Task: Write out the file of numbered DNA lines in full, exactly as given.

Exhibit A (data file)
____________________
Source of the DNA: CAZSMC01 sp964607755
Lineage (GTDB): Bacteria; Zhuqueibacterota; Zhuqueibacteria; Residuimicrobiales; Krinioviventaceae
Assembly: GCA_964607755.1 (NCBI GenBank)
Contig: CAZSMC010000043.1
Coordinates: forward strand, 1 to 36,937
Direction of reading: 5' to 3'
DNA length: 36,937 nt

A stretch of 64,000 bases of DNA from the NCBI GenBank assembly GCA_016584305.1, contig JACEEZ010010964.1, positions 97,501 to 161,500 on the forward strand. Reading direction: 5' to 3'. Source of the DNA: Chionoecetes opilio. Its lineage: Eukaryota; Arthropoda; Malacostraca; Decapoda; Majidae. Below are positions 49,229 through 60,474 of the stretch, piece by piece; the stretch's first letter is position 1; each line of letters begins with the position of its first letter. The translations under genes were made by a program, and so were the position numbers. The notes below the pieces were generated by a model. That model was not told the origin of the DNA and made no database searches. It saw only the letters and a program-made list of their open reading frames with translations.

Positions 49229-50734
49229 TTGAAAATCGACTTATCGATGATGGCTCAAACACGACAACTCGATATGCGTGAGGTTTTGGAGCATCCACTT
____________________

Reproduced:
Source of the DNA: CAZSMC01 sp964607755
Lineage (GTDB): Bacteria; Zhuqueibacterota; Zhuqueibacteria; Residuimicrobiales; Krinioviventaceae
Assembly: GCA_964607755.1 (NCBI GenBank)
Contig: CAZSMC010000043.1
Coordinates: forward strand, 1 to 36,937
Direction of reading: 5' to 3'
DNA length: 36,937 nt

A stretch of 64,000 bases of DNA from the NCBI GenBank assembly GCA_016584305.1, contig JACEEZ010010964.1, positions 97,501 to 161,500 on the forward strand. Reading direction: 5' to 3'. Source of the DNA: Chionoecetes opilio. Its lineage: Eukaryota; Arthropoda; Malacostraca; Decapoda; Majidae. Below are positions 49,229 through 60,474 of the stretch, piece by piece; the stretch's first letter is position 1; each line of letters begins with the position of its first letter. The translations under genes were made by a program, and so were the position numbers. The notes below the pieces were generated by a model. That model was not told the origin of the DNA and made no database searches. It saw only the letters and a program-made list of their open reading frames with translations.

Positions 49229-50734
49229 TTGAAAATCGACTTATCGATGATGGCTCAAACACGACAACTCGATATGCGTGAGGTTTTGGAGCATCCACTT